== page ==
Sensory Neuroscience: Hearing and speech/Outer & middle ear/middle ear

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Components of the middle ear


Looking at the inner surface of the tympanic membrane, you can see that the malleus is attached to pars tensa (1) along its long arm (3), beginning at the umbo (2)

The function of the middle ear is to get the sound energy which arrives at the tympanic membrane to the oval window of the cochlea.


Spring-like action[edit]


The ossicles do not move like the other joints in your body. That is, there is no flexion or extension. Instead, the ossicles vibrate as a unit, with the tensor tympani and stapedius muscles modulating the movement.

Purpose of the middle ear muscles: acoustic reflex[edit]

Oval & round windows[edit]

The oval and round windows into the cochlea (A and B respectively).

Impedance mismatch problem[edit]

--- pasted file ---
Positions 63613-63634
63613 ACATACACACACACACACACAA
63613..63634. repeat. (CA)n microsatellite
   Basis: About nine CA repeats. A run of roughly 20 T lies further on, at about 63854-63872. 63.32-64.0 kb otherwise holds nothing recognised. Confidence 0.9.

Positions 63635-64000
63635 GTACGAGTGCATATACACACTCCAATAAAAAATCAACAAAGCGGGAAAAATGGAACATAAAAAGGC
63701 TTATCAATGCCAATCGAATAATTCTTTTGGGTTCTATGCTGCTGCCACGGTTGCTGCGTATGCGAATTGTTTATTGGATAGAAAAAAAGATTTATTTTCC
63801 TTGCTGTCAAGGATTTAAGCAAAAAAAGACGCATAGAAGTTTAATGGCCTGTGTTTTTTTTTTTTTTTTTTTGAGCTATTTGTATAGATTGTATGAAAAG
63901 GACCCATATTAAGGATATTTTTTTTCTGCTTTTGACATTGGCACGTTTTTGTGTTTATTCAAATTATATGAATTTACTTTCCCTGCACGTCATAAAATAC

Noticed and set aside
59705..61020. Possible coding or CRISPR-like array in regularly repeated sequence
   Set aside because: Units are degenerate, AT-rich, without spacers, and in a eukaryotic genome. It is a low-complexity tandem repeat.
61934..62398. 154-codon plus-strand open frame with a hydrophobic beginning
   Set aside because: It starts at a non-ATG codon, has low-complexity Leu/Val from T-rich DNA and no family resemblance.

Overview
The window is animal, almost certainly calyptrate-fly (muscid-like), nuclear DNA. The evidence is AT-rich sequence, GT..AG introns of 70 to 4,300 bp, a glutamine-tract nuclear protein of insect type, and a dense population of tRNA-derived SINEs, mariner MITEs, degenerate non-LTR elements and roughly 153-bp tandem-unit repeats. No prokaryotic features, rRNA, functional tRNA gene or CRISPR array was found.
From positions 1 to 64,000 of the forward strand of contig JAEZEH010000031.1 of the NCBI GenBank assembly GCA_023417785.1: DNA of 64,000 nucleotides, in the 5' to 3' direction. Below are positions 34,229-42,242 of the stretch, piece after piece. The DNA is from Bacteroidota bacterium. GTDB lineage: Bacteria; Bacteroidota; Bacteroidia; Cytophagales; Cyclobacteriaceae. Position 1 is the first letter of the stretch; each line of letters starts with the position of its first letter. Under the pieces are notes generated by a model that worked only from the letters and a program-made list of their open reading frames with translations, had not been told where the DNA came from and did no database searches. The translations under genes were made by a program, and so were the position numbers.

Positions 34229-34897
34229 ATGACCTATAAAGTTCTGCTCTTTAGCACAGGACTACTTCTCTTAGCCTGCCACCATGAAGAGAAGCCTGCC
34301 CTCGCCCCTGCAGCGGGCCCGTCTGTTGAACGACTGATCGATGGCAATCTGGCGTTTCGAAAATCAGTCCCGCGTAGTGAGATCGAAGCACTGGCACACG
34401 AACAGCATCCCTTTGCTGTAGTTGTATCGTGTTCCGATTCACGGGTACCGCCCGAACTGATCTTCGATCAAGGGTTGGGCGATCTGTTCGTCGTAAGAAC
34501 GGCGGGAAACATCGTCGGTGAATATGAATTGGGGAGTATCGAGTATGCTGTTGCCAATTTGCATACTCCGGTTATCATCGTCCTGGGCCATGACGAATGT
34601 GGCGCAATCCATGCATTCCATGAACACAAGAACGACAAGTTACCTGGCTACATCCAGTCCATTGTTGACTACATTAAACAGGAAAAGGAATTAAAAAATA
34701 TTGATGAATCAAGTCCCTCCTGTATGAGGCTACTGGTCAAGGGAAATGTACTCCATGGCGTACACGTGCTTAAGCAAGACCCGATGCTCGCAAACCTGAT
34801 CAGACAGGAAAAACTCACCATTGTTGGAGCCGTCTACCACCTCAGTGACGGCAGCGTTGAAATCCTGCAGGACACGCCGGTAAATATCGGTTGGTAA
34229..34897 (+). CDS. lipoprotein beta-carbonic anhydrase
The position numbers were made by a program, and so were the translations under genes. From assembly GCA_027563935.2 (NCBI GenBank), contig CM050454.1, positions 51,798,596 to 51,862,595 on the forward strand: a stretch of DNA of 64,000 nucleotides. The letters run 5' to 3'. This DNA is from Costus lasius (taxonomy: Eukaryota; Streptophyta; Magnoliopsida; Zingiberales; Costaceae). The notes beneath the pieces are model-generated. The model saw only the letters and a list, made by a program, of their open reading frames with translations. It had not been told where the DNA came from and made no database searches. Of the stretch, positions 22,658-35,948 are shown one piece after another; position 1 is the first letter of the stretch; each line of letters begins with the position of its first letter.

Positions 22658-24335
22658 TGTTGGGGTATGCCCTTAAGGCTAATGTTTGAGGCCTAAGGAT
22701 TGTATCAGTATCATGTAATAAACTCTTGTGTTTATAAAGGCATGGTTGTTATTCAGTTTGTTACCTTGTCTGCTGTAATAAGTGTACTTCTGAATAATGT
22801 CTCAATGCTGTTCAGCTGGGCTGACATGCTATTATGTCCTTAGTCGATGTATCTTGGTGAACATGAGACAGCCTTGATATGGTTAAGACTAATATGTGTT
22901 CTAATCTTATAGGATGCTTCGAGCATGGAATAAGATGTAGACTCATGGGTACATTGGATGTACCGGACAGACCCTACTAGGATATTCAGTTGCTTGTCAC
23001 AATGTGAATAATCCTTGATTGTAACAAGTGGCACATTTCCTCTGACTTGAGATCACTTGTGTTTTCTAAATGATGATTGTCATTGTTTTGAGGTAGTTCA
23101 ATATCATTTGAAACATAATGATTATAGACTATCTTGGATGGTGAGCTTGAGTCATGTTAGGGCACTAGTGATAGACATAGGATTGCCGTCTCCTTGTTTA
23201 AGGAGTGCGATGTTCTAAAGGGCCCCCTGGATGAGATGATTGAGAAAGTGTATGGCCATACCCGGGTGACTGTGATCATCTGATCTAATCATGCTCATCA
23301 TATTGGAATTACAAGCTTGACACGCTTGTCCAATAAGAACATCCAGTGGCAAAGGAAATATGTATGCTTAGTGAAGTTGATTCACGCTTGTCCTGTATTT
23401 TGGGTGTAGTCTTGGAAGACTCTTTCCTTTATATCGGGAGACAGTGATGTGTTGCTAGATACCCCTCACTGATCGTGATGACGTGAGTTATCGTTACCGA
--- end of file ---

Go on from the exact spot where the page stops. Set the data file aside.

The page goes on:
Fun fact

The quietest sound a normally-hearing human can detect vibrates their eardrum with an amplitude of less than the diameter of a hydrogen atom.

When the impedence of two mediums is mismatched, only some of the energy is transmitted.

Recall that the more different the impedances for two mediums, the less acoustic energy will be transferred into the second medium (and the rest will be reflected). The middle ear faces an impedance mismatch problem since the sound energy is travelling from air into fluid (in the cochlea). According to the equation , the reduction in amplitude due to this impedance mismatch is about 97% of the energy (that's 30dB less). Luckily the middle ear compensates for this mismatch in two ways:

  1. The ratio is large:
  2. The length of the long arm of the malleus is longer than that of the incus. This produces a lever effect.

, which is almost the 30dB amplitude loss the impedance mismatch problem would have created.